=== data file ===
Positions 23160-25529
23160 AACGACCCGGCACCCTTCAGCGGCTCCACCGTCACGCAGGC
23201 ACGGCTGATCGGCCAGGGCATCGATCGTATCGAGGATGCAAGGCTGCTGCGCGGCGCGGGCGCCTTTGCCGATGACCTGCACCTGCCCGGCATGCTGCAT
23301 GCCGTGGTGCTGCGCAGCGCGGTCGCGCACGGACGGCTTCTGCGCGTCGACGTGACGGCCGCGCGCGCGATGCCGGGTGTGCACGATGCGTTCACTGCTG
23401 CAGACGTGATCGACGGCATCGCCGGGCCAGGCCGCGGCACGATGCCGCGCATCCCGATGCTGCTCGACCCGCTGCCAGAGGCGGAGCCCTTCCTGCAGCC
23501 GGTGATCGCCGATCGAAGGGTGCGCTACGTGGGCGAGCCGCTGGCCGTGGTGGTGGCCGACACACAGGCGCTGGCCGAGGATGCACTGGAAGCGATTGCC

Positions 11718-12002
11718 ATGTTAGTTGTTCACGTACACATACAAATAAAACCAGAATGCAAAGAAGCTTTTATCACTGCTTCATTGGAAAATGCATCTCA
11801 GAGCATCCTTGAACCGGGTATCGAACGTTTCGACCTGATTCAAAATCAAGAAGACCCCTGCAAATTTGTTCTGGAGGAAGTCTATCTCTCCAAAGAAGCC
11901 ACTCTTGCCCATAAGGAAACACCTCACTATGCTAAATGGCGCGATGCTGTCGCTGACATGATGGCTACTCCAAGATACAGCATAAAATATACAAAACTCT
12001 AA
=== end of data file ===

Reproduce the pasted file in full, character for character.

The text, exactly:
Positions 23160-25529
23160 AACGACCCGGCACCCTTCAGCGGCTCCACCGTCACGCAGGC
23201 ACGGCTGATCGGCCAGGGCATCGATCGTATCGAGGATGCAAGGCTGCTGCGCGGCGCGGGCGCCTTTGCCGATGACCTGCACCTGCCCGGCATGCTGCAT
23301 GCCGTGGTGCTGCGCAGCGCGGTCGCGCACGGACGGCTTCTGCGCGTCGACGTGACGGCCGCGCGCGCGATGCCGGGTGTGCACGATGCGTTCACTGCTG
23401 CAGACGTGATCGACGGCATCGCCGGGCCAGGCCGCGGCACGATGCCGCGCATCCCGATGCTGCTCGACCCGCTGCCAGAGGCGGAGCCCTTCCTGCAGCC
23501 GGTGATCGCCGATCGAAGGGTGCGCTACGTGGGCGAGCCGCTGGCCGTGGTGGTGGCCGACACACAGGCGCTGGCCGAGGATGCACTGGAAGCGATTGCC

Positions 11718-12002
11718 ATGTTAGTTGTTCACGTACACATACAAATAAAACCAGAATGCAAAGAAGCTTTTATCACTGCTTCATTGGAAAATGCATCTCA
11801 GAGCATCCTTGAACCGGGTATCGAACGTTTCGACCTGATTCAAAATCAAGAAGACCCCTGCAAATTTGTTCTGGAGGAAGTCTATCTCTCCAAAGAAGCC
11901 ACTCTTGCCCATAAGGAAACACCTCACTATGCTAAATGGCGCGATGCTGTCGCTGACATGATGGCTACTCCAAGATACAGCATAAAATATACAAAACTCT
12001 AA